Seating by the water at L'Effet Mer   

Seating by the water at L'Effet Mer

 

On our first night we ate at Le Pressoir, in an old house across from the salt press - hence the name. I had a vanilla-crusted tuna steak that was out of this world. The meaty richness and light ocean flavors paired well with the charred vanilla exterior. I'd fly back just to have it again. Also - my French is not good, but I try.

On night two, it was L'Effet Mer, on a patio over water. The most striking part of that place was having the water roll in under our chairs on the patio that hung out over the sea. We also watched a couple of people smoke a joint on the dock nearby and down some tequila. Another exceptional meal, and the open-air, beachside seating is unique. The place was somewhat warm, but fans kept the air moving. And yes, the food was well-prepared French cuisine with special attention to the flavors of the tropic and fresh seafood.

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We also checked out Orient Beach. We saw naked people. (There's one in the background of the picture at left - check the sideboob.) I downed Presidente beer under an umbrella and watched the white, and really tan nakey folks walk by. Here's the thing, though: The people you actually would want to see naked never get naked. Bummer. And I kept my shorts on because nobody wants to see that.

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Here we're at the Grand Case resort again, on a short boardwalk over water. They have plenty of places to sit outside and let the ocean spray hit you while you read, draw or just let life roll by. Truly relaxing. One of my happy places is the morning I hung out in a hammock with a magazine in 80 degree temps with a little breeze rattling the palm trees overhead. A pretty paradise - but that's what the point of a resort is, right? That bruise on my arm is from the doggone carpet shampoo machine.

The final day of our stay took us up to Phillipsburg. We had a time to kill before boarding the ship, so we shopped. I bought duty-free rum at a dockside stores and Lauren picked up a pair of sunglasses. Her shades were knocked off by a giant wave at the nude beach. It's pretty hard to look at naked people when you don't have shades. Not that she would do that, anyway. Or me, either. No way. Not at all.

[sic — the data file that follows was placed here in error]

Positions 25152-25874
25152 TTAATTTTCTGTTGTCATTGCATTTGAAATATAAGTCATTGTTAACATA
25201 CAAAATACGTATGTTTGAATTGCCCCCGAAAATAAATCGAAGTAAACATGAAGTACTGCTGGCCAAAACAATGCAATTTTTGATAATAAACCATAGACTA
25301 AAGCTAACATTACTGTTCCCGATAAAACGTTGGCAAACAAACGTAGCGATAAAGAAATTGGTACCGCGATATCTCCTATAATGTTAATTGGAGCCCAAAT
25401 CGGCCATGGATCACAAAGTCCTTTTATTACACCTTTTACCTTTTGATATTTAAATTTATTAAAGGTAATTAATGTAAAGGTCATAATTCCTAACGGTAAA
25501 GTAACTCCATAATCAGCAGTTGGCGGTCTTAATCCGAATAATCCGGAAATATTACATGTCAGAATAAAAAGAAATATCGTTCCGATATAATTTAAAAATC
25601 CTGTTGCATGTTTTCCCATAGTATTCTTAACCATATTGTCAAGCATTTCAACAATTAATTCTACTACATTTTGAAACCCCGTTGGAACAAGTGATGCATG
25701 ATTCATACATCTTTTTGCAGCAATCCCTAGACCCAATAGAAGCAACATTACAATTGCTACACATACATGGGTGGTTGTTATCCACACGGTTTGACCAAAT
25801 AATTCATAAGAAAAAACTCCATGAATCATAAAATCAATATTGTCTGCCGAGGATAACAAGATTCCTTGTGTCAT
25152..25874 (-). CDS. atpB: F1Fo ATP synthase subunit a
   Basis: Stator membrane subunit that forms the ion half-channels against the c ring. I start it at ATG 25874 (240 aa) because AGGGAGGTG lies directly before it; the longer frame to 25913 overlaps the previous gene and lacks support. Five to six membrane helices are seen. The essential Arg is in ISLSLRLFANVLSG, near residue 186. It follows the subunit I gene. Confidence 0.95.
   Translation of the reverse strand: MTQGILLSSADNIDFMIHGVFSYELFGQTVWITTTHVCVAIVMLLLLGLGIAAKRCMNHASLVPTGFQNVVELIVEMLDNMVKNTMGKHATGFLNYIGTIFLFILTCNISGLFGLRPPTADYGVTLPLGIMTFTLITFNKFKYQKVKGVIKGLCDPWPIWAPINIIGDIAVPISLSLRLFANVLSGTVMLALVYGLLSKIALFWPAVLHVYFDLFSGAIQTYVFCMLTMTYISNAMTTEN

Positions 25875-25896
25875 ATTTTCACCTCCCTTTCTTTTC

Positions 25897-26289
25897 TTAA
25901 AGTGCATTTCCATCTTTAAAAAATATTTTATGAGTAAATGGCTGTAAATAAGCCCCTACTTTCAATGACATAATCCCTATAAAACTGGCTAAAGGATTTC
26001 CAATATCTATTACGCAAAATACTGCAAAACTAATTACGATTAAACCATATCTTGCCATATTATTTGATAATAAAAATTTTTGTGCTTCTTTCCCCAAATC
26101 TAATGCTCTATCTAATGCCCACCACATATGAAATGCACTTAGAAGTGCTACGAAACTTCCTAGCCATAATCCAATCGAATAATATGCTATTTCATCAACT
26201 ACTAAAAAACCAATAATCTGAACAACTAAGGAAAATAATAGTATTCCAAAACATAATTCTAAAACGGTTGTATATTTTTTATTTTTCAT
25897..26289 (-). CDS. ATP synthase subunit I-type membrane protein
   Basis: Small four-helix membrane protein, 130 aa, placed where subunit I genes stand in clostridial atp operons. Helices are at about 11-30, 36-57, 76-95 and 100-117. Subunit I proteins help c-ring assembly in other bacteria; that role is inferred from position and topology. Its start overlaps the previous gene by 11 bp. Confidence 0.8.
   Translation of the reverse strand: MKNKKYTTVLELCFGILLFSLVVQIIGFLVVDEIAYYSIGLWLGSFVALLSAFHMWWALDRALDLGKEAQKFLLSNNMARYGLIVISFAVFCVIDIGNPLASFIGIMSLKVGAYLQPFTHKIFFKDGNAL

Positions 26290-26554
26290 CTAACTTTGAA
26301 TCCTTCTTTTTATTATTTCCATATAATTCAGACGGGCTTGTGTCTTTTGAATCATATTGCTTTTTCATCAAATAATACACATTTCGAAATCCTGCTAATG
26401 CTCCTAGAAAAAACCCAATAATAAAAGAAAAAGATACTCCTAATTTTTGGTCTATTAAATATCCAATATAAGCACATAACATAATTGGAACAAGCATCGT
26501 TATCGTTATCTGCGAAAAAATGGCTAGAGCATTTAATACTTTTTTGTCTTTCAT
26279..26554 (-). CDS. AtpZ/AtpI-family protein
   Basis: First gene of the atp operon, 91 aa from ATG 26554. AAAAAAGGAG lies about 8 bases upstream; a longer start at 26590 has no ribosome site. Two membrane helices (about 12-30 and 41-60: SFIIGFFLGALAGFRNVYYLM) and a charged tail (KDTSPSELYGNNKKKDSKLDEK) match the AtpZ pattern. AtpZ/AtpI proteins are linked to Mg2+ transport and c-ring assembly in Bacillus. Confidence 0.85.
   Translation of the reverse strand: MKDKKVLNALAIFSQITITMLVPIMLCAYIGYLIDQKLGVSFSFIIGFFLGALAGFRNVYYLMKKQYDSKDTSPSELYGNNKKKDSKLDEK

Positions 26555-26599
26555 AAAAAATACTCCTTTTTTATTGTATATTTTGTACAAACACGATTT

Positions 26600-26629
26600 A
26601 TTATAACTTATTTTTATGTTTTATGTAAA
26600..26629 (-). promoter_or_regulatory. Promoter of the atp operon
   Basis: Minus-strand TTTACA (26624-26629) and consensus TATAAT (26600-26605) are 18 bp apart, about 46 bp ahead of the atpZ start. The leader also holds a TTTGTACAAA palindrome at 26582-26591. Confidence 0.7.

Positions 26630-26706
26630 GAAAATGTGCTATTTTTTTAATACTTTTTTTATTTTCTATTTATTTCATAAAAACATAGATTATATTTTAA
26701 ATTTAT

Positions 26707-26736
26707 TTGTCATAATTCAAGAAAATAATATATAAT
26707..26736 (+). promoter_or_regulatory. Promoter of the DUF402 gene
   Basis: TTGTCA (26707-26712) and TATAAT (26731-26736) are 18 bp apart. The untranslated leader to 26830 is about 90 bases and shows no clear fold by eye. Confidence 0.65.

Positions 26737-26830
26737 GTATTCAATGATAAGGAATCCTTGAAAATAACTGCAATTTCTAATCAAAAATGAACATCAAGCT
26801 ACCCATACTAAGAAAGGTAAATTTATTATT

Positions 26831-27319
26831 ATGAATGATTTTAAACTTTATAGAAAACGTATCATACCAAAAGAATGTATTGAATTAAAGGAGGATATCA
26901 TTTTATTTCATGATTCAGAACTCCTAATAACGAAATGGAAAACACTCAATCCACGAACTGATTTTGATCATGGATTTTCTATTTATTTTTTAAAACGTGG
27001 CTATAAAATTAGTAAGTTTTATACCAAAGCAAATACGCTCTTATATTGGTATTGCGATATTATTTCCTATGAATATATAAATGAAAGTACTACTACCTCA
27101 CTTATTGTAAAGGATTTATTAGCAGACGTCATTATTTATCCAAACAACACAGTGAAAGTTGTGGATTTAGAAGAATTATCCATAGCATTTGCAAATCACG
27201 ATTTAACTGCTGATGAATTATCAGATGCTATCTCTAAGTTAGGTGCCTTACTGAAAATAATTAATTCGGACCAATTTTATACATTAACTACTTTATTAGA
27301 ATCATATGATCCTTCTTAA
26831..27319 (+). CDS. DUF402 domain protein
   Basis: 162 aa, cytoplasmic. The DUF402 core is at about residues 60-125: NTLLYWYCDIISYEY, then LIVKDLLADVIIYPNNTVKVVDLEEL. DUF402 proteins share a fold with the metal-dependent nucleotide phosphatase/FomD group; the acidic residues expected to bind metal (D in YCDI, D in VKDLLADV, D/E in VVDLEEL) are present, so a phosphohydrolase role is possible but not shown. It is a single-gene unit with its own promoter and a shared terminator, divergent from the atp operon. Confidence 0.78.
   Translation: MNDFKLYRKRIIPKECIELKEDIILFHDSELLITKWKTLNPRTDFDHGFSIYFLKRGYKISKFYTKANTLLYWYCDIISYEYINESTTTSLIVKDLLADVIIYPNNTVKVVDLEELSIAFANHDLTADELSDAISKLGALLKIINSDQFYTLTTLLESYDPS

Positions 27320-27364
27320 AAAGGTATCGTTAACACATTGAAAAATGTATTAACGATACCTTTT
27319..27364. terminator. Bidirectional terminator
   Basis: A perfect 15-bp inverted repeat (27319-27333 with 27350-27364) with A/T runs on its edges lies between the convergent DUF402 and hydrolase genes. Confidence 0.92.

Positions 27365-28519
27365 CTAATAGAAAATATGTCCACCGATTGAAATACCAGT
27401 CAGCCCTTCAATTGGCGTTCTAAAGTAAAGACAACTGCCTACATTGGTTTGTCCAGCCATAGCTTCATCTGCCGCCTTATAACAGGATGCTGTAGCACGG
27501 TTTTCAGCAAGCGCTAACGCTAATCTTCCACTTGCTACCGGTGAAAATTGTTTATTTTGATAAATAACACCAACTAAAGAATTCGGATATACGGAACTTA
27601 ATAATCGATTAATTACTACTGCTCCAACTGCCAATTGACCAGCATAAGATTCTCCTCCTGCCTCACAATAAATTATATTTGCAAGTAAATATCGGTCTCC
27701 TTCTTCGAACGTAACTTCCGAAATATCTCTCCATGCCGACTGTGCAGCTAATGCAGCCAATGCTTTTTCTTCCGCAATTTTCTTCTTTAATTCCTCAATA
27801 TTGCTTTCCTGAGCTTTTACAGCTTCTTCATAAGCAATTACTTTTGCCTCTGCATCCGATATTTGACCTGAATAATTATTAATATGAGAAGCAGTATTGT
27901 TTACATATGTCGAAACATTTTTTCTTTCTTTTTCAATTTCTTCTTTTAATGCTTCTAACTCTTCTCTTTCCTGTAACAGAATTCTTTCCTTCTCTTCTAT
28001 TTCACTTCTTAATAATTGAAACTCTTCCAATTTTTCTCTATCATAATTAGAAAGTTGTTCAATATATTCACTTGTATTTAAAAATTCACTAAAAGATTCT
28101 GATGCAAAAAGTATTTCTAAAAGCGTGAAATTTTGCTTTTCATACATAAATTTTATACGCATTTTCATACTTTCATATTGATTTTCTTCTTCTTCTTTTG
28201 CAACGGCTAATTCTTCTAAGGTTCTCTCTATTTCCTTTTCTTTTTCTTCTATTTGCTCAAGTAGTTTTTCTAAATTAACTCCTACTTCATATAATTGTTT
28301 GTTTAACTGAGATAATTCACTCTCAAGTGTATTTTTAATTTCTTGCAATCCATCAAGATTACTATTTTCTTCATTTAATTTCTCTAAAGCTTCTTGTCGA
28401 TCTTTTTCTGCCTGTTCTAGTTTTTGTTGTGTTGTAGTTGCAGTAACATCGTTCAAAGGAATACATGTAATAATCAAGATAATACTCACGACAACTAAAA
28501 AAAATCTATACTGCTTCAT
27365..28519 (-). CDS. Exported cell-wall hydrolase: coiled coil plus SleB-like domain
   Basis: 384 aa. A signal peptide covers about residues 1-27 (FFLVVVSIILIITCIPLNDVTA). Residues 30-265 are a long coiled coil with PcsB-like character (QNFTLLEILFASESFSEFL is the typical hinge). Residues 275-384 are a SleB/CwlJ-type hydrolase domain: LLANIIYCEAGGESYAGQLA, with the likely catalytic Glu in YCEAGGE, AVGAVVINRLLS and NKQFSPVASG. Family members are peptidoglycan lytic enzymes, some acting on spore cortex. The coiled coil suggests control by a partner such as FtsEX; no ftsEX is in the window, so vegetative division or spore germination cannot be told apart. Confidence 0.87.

The view off the Blue Bitch Bar balcony (see what I did there?)

The view off the Blue Bitch Bar balcony (see what I did there?)

We dropped in to have some lunch at a place where I didn't expect much from the food. I was mistaken. This Blue Bitch Bar looked inexpensive and quick, and it was both of those things. The name was corny, but it's the beach, and you let some things go. So we dropped in for a quick bite. Then there was the curry.

This curry was coconut, and spiced but not spicy, unlike any curry I've had before.  I wanted to lick the plate. Afterward we asked for the recipe and were nearly laughed out of the place. Service was neither slow nor quick, even as we sat somewhat apart from the rest of the people during some kind of off-hours in the afternoon.

The curry wasn't heavy, as some curries tend to be. I could put this on an old shoe and I'd chew on it like a puppy all afternoon.

The waitress told us that it was a Dominican recipe. I have no idea what that meant.

Later I would find out more about how to make it at home. The secret? Some damn ketchup. How about that? There's got to be something else to it.